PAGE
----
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Teokset Teokset 1 - 10 / 41 haulle If then it be profitable for him to read, why should it not at least be tolerable....
" If then it be profitable for him to read, why should it not at least be tolerable and free for his adversary to write... "
Flower's Political review and monthly register. (monthly miscellany) [afterw ... - Sivu 339
muokkaaja - 1811
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The Prose Works of John Milton: With a Life of the Author, Nide 4

John Milton, Charles Symmons - 1806
...holds mere firmly eftablifhed. If then it be profitable for him to read, why fhould it not at leaf t be tolerable and free for his adversary to write ?...together more evidently appear: it follows then, that all controveriy being permitted, falfehood will appear more falfe, and truth the more true; which muft...

The prose works of John Milton; with a life of the author, by C. Symmons

John [prose] Milton - 1806
...it be profitable for him to read, why Ihould it not at leaft be tolerable and free for his adverfary to write ? In logic they teach, that contraries laid...more evidently appear : it follows then, that all controverfy being permitted, falfehood will appear more falfe> and truth the more true ; which muft...

Protestant Union: A Treatise of True Religion, Heresy, Schism, Toleration ...

John Milton - 1826 - 56 sivua
...no learned man but will confess he hath much profited by reading controversies, his senses awakened, his judgment sharpened, and the truth which he holds...tolerable and free for his adversary to write ? In they teach, that contraries laid together more evidently appear : it follows then, that all controversy...

The Journal of Health, Niteet 3–4

...hath much profited by reading controversies, his senses been awakened, and his judgment sharpened. If, then, it be profitable for him to read, why should it not, at least, be tolerable for his adversary to write ? ' 'What an extraordinary feature in human philosophy in every known age...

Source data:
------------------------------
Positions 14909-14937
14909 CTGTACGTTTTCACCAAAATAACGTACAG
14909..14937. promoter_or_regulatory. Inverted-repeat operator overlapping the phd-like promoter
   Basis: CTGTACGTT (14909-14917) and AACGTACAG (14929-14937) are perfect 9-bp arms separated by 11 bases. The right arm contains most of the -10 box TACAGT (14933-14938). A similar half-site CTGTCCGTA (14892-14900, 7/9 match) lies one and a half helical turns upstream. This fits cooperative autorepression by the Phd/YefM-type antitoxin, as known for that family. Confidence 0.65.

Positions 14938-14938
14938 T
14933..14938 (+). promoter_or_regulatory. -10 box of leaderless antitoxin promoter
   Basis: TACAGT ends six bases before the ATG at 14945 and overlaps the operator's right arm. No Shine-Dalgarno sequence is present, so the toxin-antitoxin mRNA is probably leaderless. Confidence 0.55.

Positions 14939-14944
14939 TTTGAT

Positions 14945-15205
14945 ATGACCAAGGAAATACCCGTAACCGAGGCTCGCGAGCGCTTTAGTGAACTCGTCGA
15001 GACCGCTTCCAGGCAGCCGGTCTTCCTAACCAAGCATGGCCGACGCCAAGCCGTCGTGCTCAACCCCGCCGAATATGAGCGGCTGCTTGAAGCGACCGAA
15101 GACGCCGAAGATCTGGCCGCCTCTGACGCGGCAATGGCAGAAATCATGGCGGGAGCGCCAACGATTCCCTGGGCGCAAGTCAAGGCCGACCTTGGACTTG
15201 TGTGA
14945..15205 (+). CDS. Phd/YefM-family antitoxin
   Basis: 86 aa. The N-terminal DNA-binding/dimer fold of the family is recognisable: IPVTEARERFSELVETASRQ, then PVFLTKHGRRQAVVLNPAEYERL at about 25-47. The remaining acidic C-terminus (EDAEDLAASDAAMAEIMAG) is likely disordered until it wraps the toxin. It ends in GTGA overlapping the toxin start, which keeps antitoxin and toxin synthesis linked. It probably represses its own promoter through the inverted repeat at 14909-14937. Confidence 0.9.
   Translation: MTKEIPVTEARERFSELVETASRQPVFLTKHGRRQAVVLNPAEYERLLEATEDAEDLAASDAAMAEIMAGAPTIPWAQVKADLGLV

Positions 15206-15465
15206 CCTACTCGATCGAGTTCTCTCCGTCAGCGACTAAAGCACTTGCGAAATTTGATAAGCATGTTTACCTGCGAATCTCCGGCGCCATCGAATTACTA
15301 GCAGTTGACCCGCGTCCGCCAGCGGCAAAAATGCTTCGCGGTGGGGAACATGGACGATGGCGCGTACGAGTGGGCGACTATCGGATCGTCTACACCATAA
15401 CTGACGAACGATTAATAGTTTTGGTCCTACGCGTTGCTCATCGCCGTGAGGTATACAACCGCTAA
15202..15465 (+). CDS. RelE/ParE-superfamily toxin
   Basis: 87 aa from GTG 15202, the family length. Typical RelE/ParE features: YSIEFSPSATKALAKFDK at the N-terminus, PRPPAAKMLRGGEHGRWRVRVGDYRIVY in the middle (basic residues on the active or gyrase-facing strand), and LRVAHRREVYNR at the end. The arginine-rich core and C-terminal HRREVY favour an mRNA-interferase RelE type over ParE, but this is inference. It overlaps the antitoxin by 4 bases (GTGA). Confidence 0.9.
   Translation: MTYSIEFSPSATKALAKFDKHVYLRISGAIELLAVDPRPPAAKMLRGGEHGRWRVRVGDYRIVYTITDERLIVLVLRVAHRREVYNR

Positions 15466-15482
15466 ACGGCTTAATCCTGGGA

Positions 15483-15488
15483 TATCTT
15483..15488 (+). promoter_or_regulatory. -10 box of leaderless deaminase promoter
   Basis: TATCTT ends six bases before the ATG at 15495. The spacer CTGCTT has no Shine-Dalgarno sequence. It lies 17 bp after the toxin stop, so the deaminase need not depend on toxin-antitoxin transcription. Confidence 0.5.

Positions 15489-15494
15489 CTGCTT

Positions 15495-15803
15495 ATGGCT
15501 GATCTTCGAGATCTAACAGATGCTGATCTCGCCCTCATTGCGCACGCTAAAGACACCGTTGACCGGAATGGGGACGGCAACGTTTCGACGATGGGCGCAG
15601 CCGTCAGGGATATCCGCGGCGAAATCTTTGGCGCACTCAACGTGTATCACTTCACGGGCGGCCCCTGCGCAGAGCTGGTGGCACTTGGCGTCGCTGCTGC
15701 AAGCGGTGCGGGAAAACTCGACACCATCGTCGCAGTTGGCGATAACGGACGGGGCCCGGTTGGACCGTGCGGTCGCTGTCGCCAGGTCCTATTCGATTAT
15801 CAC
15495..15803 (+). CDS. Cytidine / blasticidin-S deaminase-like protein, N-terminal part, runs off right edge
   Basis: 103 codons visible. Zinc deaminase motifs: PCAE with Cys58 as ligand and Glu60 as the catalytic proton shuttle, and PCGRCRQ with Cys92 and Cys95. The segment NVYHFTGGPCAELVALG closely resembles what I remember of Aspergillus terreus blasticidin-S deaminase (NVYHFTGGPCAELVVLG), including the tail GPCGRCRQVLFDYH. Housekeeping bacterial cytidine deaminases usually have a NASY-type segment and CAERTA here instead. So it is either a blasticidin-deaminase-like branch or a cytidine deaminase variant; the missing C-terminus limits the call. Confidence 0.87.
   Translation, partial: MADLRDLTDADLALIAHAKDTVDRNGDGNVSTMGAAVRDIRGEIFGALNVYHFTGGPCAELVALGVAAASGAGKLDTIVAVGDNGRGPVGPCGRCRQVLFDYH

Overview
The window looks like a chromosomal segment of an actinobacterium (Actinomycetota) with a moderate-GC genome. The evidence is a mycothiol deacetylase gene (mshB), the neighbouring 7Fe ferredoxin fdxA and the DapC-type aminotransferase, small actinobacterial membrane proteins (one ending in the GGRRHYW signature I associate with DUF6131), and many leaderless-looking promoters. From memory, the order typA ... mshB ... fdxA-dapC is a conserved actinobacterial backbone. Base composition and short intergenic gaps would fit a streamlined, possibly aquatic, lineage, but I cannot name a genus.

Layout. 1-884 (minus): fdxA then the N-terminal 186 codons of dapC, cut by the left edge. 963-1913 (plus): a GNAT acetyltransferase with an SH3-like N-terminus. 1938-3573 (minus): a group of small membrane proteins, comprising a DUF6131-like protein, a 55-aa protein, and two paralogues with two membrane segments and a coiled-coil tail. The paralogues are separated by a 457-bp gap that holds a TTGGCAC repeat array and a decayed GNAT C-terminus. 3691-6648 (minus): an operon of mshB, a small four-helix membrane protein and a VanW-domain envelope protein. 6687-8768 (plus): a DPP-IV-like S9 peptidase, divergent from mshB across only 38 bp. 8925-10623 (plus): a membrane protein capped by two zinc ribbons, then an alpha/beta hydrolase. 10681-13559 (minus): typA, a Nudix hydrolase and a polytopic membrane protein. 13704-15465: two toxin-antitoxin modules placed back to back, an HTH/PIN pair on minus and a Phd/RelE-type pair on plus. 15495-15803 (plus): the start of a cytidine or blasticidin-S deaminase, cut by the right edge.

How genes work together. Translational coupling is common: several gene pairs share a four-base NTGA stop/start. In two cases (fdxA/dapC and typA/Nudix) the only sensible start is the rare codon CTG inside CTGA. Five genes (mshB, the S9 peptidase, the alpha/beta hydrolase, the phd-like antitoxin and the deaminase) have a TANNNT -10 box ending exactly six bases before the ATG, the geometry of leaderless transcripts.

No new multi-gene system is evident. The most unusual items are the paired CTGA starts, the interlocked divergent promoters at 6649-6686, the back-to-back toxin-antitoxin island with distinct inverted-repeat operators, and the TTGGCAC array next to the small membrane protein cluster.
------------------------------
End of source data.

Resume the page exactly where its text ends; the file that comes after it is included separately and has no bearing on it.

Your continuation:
Protestant Quarterly Review, Niteet 1–2

1844
...no learned man but will confess he halh much profited by reading controversies, his senses awakened, his judgment sharpened, and the truth which he holds...him to read, why should it not at least be tolerable aud free for his adversary to write? In logic they teach, that contraries l;iid together more evidently...

The works of John Milton in verse and prose, with a life of the author by J ...

John Mitford - 1851
...it be profitable for him to read ; why mould it not at leaft be tolerable and free for his Adverfary to write ? In Logic they teach, that contraries laid...together more evidently appear : it follows then that all controverfies being permitted, falmood will appear more falfe, and truth the more true : which muft...

Why Do the Clergy Avoid Discussion, and the Philosophers Discountenance It?

George Jacob Holyoake - 1852 - 43 sivua
...saith Milton, " but will confess he hath much profited by reading controversies—his senses awakened, his judgment sharpened, and the truth which he holds...it be profitable for him to read, why should it not be at least tolerable and free for his adversary to write P" Can we fail to perceive that it is an...

Historical Notices of the Ecclesiastical Divisions in Scotland: With ...

Benjamin Laing - 1852 - 110 sivua
...confess he hath much profited by reading controversies — his senses awakened, his judgment sharpened. If, then, it be profitable for him to read, why should it not at least be allowable for his adversary to write?" Bentham has said, " He who thinks, and thinks for himself, will...

Laconics, Or The Best Words of the Best Authors

1856
...by reading Controversies, his senses awakened, his judgment sharpened, and the truth which he hold: more firmly established. If then it be profitable...and free for his adversary to write * In logic they teacb, that contraries laid together more evidently appear : it follows then, that all controversy...

The Bibliotheca Sacra and Biblical Repository, Nide 17

1860
...Socinians ? There is no learned man but will confess he hath much profited by reading controversies. . . . If then it be profitable for him to read, why should it not at least be tolerable and free for liis adversary to write ? In logic they teach that contraries laid together more evidently appear :...




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